The sun rises now around 5:00 a.m. and my apartment is a sauna by 9. The cool breeze that provided my ventilation the first few months of the year is gone and summer has settled in. Summer. The kids are out of school, the beaches are somewhat busy, and the pace of life is even slower than normal. This won’t last forever. By June the humidity will flare up and scenes of flooded Manila will flash on the television screen. Fantasies of July and August approaching keep my mind wandering. It also motivates me to think about what I need to accomplish before service officially ends.
I’ve finally started progress on the long-delayed marine sanctuary strengthening project I implemented with my counterpart last year. The outputs are a little different than what I’d imagined when we conceptualized the idea about a year ago, but I’m a pro now at acceptance, so I’ve adapted well to the changes. We’re currently gearing up for sanctuary days in two barangays, planning activities and speeches and educational games, and acquiring certain materials needed for effective sanctuary management. By the end of May I need to fill the calendar up with our strategic planning workshop and biophysical assessment training with my fisherfolk, so the grant can be closed out and completed, and the community can hopefully continue with the training that my office and I have provided for them. I’m also thinking clearly now about BRO camp activities, something I’ve procrastinated on doing for a solid month.
These are all cool and worthy things, and are a large part of the real reason I came here. But I must be honest. I spend a lot of time thinking about my own personal life and how I will eventually be transitioning from a life with very little structure to a life surrounded by structure. How will I transition from a dysfunctional society and an isolated existence to one that is more familiar to me and more in line with my aptitude? Where in the workforce do I see myself? In what direction do I want to continue with my career? How easy (or hard) will it be to leave behind the Philippines?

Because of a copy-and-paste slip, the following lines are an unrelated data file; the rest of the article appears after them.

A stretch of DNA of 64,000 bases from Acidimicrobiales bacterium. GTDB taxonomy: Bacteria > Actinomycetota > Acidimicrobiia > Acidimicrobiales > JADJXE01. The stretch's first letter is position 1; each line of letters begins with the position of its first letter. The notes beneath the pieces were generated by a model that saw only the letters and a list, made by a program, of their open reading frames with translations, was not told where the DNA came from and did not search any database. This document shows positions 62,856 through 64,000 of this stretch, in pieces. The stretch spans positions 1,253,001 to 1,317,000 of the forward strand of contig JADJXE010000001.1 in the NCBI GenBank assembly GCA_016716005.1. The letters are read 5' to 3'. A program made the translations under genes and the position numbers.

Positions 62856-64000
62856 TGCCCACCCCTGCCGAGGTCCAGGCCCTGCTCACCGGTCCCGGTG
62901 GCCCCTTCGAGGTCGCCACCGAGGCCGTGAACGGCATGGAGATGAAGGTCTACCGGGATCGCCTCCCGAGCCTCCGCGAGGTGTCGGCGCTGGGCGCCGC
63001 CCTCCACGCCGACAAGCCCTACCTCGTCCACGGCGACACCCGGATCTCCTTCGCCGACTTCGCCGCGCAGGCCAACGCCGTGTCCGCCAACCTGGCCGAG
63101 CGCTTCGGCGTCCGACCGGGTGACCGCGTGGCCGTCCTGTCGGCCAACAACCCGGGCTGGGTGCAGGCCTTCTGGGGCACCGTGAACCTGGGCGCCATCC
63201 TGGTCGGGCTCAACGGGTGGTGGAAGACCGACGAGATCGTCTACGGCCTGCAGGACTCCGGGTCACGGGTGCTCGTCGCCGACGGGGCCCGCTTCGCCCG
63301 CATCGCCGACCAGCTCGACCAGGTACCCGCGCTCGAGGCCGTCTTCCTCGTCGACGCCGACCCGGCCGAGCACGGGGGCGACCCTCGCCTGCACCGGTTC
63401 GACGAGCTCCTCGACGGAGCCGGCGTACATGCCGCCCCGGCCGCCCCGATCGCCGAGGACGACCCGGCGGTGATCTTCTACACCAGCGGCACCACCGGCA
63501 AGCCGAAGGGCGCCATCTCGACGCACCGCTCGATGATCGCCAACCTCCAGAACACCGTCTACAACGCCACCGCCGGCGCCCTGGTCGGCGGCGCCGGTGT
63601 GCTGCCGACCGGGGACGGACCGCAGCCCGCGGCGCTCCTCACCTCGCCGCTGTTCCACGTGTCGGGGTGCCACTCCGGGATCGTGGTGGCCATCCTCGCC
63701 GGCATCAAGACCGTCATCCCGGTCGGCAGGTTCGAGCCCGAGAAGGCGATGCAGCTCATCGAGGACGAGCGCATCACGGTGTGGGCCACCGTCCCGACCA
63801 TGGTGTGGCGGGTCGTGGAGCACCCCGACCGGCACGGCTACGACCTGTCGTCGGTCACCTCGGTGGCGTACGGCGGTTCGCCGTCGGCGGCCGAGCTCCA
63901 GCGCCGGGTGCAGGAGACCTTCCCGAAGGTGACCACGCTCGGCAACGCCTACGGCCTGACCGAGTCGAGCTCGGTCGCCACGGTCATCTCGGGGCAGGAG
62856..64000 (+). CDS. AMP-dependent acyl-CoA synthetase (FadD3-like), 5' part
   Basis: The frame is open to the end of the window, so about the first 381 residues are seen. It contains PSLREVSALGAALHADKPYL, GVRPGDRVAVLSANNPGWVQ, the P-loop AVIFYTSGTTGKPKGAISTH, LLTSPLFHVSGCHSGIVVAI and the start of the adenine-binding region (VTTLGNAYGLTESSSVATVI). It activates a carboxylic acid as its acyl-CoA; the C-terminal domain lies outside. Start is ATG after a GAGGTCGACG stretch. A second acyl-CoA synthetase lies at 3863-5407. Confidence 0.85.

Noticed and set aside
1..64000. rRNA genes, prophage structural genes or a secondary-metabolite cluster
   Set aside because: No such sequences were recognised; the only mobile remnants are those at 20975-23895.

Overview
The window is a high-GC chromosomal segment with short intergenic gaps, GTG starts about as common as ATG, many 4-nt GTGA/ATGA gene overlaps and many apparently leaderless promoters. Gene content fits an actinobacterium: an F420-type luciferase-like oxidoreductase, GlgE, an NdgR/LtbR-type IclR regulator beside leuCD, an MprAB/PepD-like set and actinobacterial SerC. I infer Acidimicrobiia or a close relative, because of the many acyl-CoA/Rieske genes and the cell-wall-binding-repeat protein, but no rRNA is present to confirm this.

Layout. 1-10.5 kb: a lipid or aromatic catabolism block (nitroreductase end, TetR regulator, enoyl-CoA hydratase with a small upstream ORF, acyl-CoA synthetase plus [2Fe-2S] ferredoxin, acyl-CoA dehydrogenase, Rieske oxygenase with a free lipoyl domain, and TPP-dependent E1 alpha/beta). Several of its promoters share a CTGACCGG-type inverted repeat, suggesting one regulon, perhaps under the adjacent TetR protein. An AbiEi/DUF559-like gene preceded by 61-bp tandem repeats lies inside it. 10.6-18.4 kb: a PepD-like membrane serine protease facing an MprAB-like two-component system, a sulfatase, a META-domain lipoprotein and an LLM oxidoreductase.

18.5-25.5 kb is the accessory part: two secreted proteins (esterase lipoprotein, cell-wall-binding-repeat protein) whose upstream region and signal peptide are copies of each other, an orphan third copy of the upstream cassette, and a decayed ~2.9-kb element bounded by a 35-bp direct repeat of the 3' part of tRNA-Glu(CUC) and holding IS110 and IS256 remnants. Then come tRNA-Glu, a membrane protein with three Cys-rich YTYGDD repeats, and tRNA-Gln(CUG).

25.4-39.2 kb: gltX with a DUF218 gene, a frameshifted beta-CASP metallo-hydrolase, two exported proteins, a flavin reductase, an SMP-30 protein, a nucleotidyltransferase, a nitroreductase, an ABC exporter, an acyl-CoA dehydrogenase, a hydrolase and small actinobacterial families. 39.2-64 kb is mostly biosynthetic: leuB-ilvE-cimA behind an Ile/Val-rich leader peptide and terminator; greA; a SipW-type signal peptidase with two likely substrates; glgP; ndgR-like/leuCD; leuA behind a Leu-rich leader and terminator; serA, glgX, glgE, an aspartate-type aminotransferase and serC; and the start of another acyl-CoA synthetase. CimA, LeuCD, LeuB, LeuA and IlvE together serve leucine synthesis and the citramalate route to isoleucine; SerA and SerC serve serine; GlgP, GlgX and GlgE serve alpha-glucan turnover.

Balancing the two is difficult. For example, I should be going to work dead-set on making some sort of measurable progress on our project goals, rather than allow the overall work ethic and attitude, or lack thereof, lock me into submission until I just don’t really care if I get that work plan completed or not. I used to complain heavily about the lack of accountability here and how it perpetuates the notion that nothing needs to be done, in this quarter or ever. And now I am comforted by it.
Or instead of enjoying the ample free time we PCVs have with my host family or my community and local friends, I spend loads of time at home researching jobs, building my resume, Google deep diving, and trying to find some insight into how community development work in a foreign country can actually have an attainable end result.
Do I feel guilty about this dual existence? Yes. And no. My mind is constantly flopping like a fish on deck between trudging forward with my work here and possibly expanding it into areas I’ve left untouched or satisfying my own desires of isolating myself and dreaming of self-fulfillment.
A million thoughts cross my mind each day, but this one has set the tone and prevailed more than others:
"I may be on the fat government teat right now, but I’ll be damned if I’m going to sit here wasting away not even thinking about my future when I can do something to actively alter the course of reality, which, at the moment, involves me being unemployed at my parent’s house!" (Sorry Mom and Dad)
There are periods of transition in our lives and they offer a massive opportunity to take your destiny into your own hands. They provide the rare chance of real change yet also the stress of an ending without a foreseeable beginning. But this kind of ending shouldn’t be stressful, it should be enjoyable, bittersweet. And really, unexpected beginnings are the best kind anyway.